The overall structure of the Wilson-Devinney program and its main routines LC and DC is shown in Figs. E.2 and E.3. The purpose of some subroutines is explained in Wilson (1993) and in Wilson's program manuals. Other subroutines lack a detailed description of the mathematics. Although the overall ideas of computing EB light curves usually can be presented in an elegant and systematic manner, the implementation of these ideas in practice requires a substantial amount of numerical analysis. An example is the problem of computing accurate derivatives and providing them with a derivative-based least-squares solver. This topic is related to the accuracy of representing the model in the computer (both the discretization of the surface of the components represented by a finite grid and the finiteness of the number representation in the machine).

A subroutine having an asterisk in its name is part of WD2 0 0 9, but not of the 2008 version of the Wilson-Devinney program.

E.1 ATM - Interfacing Stellar Model ATMospheres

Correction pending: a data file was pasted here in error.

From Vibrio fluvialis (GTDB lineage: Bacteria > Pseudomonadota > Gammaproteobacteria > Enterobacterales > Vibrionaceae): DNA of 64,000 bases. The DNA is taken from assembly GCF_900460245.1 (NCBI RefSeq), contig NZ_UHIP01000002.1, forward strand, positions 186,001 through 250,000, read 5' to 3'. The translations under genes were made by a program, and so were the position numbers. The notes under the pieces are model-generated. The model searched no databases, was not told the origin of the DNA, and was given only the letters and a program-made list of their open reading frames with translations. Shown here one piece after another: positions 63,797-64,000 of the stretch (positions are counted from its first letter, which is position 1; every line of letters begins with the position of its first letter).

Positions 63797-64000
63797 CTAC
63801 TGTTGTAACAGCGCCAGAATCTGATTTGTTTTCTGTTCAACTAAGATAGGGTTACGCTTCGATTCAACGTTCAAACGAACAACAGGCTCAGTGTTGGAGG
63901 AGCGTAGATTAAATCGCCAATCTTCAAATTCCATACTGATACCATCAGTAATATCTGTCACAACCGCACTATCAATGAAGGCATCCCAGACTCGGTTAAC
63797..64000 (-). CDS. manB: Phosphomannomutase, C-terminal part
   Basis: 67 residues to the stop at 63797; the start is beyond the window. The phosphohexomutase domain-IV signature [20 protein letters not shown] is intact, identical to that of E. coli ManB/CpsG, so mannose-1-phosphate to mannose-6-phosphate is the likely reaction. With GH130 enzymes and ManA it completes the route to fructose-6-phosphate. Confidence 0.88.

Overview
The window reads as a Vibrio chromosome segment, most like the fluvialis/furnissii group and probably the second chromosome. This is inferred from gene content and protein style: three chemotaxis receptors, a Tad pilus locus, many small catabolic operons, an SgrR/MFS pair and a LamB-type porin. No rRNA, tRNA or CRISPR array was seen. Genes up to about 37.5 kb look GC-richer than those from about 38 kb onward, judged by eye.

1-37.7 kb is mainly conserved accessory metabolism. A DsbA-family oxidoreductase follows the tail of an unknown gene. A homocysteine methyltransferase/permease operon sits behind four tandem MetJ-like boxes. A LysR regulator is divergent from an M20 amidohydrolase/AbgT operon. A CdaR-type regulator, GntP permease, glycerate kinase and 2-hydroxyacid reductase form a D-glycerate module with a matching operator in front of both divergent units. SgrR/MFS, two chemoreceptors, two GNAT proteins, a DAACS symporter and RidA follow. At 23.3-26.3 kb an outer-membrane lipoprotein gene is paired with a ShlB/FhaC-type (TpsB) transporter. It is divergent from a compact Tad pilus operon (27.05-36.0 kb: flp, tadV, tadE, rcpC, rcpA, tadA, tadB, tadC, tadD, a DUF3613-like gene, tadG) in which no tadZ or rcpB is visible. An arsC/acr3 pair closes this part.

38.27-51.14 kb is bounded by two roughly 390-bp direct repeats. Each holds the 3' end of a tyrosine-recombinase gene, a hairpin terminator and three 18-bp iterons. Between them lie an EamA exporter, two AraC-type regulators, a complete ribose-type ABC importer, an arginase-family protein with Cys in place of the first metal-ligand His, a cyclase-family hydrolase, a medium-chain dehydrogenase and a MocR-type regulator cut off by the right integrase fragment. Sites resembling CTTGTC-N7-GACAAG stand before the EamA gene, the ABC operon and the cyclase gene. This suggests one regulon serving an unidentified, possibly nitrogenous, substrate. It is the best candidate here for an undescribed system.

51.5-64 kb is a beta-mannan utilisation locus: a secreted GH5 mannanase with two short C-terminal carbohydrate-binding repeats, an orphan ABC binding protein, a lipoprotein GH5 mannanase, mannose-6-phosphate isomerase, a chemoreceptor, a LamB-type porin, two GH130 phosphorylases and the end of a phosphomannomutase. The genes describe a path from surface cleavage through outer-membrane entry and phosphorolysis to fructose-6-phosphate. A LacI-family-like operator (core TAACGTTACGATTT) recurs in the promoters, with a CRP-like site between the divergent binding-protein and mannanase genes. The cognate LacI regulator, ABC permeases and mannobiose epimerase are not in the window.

This subroutine was the interface to a stellar model atmosphere. The original Wilson-Devinney program uses the Carbon-Gingerich model atmospheres. In WDx2 0 07, this subroutine is replaced by a routine written by C. Stagg (Milone et al. 1992b), implementing the Kurucz atmospheres. In both cases it returns the ratio between the flux based on the atmosphere and the blackbody law. The version of Jan. 23, 2004, and later versions incorporate the models of Kurucz (1993) in an use of external tables of metallicity, temperature, and log g to provide modern atmosphere simulations. The tables are automatically read in the 2007 version.

E.2 ATMx - Interfacing Stellar Model ATMospheres